Nazi war criminal Erich Priebke will be buried in a secret location in Italy, his lawyer said on Saturday, following a long legal dispute after the former SS officer's death in Rome last week.
"We have an agreement with the authorities over the burial of Erich Priebke in a secret location," Paolo Giachini said, after a funeral rite for Priebke earlier sparked street clashes near the Italian capital.
- Jewish group: Incinerate Nazi's body
Protests in Rome as Nazi criminal celebrates 100
Asked by AFP whether the burial would take place in Italy, Giachini answered "yes." Italian news agency ANSA later reported him saying the location would be "either in Italy or in Germany".
"The agreement satisfies the family and ethical and spiritual requirements," Giachini said, adding that there would be "a small ceremony for relatives" following the burial rite.
The German embassy in Rome said it had not been contacted by Priebke's lawyer and had no request for a burial, ANSA quoted embassy sources saying.
There is concern among Italian officials that if any burial plot becomes public it could become a pilgrimage point for Nazi sympathisers.
The 100-year-old died while living under house arrest for his role in the massacre of 335 people – almost all of them civilians – in the Ardeatine complex of caves near Rome in 1944.
Priebke was unrepentant to the end and in a chilling "video testament" released posthumously by Giachini this week said the massacre was actually the fault of partisan fighters because it was retaliation against the killing of 33 Germans.
Priebke also said the mass killing was "terrible" for him and the other SS officers involved.
The controversy over his long life as a free man and the lax conditions of his house arrest and the subsequent funeral arrangements has shown how raw the wounds of that massacre still are in the city.
Rome city authorities have banned any burial and the Vatican earlier issued an unprecedented order barring any Catholic church in the city from holding a funeral mass for the war criminal.
Giachini tried to hold a funeral on Tuesday at a seminary of the ultra-conservative Catholic splinter group Society of St Pius X in the town of Albano Laziale outside Rome, but the rite was shut down by a police order amid protests and clashes.
The hearse drove into the compound through a crowd of hundreds of local residents and leftist protesters, who spat and punched the car.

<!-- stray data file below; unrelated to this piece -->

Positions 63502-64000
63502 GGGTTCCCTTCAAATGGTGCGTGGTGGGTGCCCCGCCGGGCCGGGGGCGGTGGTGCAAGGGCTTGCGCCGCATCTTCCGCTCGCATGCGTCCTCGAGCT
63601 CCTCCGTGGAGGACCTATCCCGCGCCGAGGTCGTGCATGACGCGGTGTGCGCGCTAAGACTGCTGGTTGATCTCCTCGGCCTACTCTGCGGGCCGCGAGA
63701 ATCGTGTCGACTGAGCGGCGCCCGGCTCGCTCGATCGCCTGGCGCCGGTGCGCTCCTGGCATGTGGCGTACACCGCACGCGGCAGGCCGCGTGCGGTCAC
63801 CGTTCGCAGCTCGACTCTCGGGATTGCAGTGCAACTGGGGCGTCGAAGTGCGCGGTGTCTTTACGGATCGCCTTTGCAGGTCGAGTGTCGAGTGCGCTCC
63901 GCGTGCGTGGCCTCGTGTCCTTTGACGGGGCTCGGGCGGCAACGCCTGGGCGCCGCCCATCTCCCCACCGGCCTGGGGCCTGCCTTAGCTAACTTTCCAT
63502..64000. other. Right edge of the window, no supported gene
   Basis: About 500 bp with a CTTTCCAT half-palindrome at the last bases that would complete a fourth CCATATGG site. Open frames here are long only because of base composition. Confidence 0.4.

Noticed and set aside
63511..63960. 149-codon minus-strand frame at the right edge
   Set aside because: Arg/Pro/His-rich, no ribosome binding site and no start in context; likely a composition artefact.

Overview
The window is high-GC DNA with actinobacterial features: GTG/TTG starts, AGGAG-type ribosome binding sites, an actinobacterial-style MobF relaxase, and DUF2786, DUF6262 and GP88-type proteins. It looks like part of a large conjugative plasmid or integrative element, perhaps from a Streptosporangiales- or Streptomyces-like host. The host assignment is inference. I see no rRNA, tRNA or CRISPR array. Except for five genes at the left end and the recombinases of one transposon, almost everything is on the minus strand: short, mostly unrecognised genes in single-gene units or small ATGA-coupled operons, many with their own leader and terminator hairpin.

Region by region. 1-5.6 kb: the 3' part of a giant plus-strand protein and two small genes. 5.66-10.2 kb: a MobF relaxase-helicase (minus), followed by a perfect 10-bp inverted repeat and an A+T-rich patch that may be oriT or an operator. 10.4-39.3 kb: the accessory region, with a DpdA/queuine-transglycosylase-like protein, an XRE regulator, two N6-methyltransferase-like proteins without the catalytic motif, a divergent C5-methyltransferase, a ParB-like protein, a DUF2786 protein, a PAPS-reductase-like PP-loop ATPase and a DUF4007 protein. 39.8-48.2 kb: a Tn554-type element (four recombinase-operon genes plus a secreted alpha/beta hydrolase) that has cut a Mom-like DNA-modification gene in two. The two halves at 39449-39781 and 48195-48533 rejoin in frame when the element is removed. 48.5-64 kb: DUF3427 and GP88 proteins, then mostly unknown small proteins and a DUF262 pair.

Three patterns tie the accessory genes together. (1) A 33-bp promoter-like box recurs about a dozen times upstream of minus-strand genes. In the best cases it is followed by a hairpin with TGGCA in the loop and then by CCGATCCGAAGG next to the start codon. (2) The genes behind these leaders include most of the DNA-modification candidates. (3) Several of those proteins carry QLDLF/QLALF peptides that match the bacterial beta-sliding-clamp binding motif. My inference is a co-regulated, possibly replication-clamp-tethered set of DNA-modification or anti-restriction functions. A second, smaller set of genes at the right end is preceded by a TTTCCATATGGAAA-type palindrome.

The police later interrupted the funeral proceedings when sympathisers broke in and attempted to stage a neo-Nazi rally.
Argentina, where he had wanted to be buried, said it would not take the body and Germany said it was up to the family to decide on funeral arrangements.
Relatives of his victims and Jewish groups including the Nazi-hunting Simon Wiesenthal Center said the body should be cremated – as has been the case for most of the top Nazi war criminals.
The dispute marred a major Holocaust memorial ceremony on Wednesday in Rome that commemorated the decimation of the Italian capital's historic Jewish community by the Nazis in 1943.
Some commentators have accused Giachini, a lawyer with close links to the far-right, of using the controversy to create publicity for himself.
Others said the row was useful as testimony to the gravity of the crimes committed by the Nazis.
"Thank you Priebke for reminding us of the horror," Italy's best-selling daily, Corriere della Sera, said in an editorial.
Priebke's case first came to light when a news crew from US television network ABC tracked him down in Bariloche in Argentina, where he had lived untroubled for nearly 50 years as an upstanding member of the German exile community.
He was initially placed under house arrest in Argentina, then extradited to Italy where his trial attracted huge media interest.
The trial heard testimony from witnesses who spied on the executions as children and saw Priebke shoot some of the victims in the back of the neck.
Priebke gained an entourage of aficionados in a country where pro-fascist sympathies have never been far from the surface and which saw a wave of militant violence by far-right and far-left groups during the 1970s and 1980s.
- Receive Ynetnews updates
directly to your desktop